Travel Alert: The UK Foreign and Commonwealth Office recommends against all travel to some areas and against non-essential travel to others, please check with your relevant national government.

Nigeria dominates West Africa and its population of 127 million made it the seventh-most populated country in the world in July 2012. The country has lots to offer visitors, from its twoUNESCO World Heritage sites to the vibrant cities of Lagos and Calabar. It dominates West Africa economically and politically, and has produced music and literature whose influence spreads far beyond the continent. However, any journey to Nigeria carries potential risks, so you should check the State Department’s latest travel advice before you leave.

Some areas of the country are more dangerous than others for travelers from the United States. Situated in west Africa, Nigeria shares borders with Benin, Niger, Chad and Cameroon. Lagos and Port Harcourt are important cities on Nigeria’s Atlantic coast; the capital city Abuja is situated in central Nigeria.

Nigeria is a lower-middle income country, the second largest economy in Sub-Saharan Africa, and  is the World’s 8th largest producer of oil with a current output of 2.4 million barrels per day (mbpd) of quality crude. Despite Nigeria’s oil wealth, Nigeria’s GDP per capita is low and unemployment is at approximately 24%. (source:FCO)

Nigeria’s media scene is one of the most vibrant in Africa. State radio and TV have near-national coverage and operate at federal and regional levels. All 36 states run at least one radio network and a TV station.

More info & History: 50 Years of Nigerian Independence by the BBC


  • Lagos – The commercial capital of West Africa, Lagos is a spirited, bustling place with a population of 10 million. The city has an excellent nightlife, many street markets, and a decent National Museum. If you take basic safety precautions you’ll enjoy urban Africa at its most vibrant.Yankari National Park – Nigeria’s most popular national park is located in the savanna of the north-east. Yankari is a popular eco-destination, with lots of wildlife including elephants, and wonderful hot springs.Jos – Recently wracked by violence, Jos is really a very pleasant city with an interesting museum and small wildlife park where pygmy hippos are the main attraction. The climate is nice and cool and who would miss a chance to visit a cityKano – the main city in northern Nigeria has lots of interesting sights for visitors, including traditional Hausa homes, markets, mosques, the emir’s palace, and original dye pits.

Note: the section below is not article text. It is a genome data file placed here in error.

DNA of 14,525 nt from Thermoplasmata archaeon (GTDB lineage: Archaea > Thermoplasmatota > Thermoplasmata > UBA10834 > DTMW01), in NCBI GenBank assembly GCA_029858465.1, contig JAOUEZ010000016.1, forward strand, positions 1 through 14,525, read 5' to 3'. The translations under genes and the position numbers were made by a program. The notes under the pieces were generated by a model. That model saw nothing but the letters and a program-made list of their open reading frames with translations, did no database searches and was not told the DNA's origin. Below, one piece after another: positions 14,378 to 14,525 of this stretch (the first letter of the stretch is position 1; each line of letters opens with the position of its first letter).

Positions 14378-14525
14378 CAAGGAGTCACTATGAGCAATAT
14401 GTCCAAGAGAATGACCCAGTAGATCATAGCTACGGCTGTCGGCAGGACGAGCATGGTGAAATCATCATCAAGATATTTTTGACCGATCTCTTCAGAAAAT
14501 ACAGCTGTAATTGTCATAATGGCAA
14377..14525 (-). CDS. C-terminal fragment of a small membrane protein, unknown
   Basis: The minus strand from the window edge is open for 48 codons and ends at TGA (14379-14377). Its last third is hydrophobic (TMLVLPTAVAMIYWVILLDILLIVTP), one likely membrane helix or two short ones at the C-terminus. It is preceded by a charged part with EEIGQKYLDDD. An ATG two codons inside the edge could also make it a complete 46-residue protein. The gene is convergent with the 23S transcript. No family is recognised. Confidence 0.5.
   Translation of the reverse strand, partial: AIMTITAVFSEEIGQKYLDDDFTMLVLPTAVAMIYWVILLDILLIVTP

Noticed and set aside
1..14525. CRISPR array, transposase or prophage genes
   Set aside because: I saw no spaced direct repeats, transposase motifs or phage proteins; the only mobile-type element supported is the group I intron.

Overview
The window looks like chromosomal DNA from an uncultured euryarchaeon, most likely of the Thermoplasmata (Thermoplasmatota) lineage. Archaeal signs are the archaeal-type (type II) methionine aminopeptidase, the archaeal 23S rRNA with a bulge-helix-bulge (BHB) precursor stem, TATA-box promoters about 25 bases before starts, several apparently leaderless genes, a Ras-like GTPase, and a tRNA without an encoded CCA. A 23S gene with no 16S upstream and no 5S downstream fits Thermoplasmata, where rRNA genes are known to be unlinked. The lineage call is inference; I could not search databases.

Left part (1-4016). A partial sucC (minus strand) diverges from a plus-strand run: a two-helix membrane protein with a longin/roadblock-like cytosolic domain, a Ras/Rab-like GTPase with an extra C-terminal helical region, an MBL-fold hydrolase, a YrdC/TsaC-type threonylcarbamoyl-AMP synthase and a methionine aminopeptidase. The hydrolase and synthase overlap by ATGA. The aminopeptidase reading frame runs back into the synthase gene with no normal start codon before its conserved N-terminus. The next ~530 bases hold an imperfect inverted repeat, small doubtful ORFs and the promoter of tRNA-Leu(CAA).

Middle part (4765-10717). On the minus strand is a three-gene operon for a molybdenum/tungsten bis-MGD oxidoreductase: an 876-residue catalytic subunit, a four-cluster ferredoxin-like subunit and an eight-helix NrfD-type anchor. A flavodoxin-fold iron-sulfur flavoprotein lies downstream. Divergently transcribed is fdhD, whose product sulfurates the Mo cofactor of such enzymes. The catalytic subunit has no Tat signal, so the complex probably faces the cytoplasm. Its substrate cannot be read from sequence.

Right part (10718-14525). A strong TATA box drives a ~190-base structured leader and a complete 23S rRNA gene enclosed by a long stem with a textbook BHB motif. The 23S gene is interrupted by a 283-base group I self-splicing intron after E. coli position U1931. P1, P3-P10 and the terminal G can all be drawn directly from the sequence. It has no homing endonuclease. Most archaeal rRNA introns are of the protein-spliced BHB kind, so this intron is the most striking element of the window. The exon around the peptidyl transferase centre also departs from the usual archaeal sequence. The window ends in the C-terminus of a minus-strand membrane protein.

Complete List of Nigeria’s tourist attractions:

When to go

Varies from area to area. The southern coast is hot and humid with a rainy season from March to November. During the dry season, the Harmattan wind blows from the Sahara. The north’s rainy season is from July to September. Nights can be cold in December and January.


Travel Alert: The UK Foreign and Commonwealth Office recommends against all travel to some areas and against non-essential travel to others, please check with your relevant national government.

Nigeria’s International Airports: Murtala Mohammed International Airport (Airport code: LOS) lies 14 miles (22km) north-west of the city of Lagos, and is the main entry point into Nigeria for foreign visitors.

The main airline is Virgin Nigeria (website:


The government-provided health care facilities are of a poor standard and are subject to shortages of drugs, equipment, materials and even electricity. It is advisable to take a sufficient supply of drugs or medication to meet personal needs.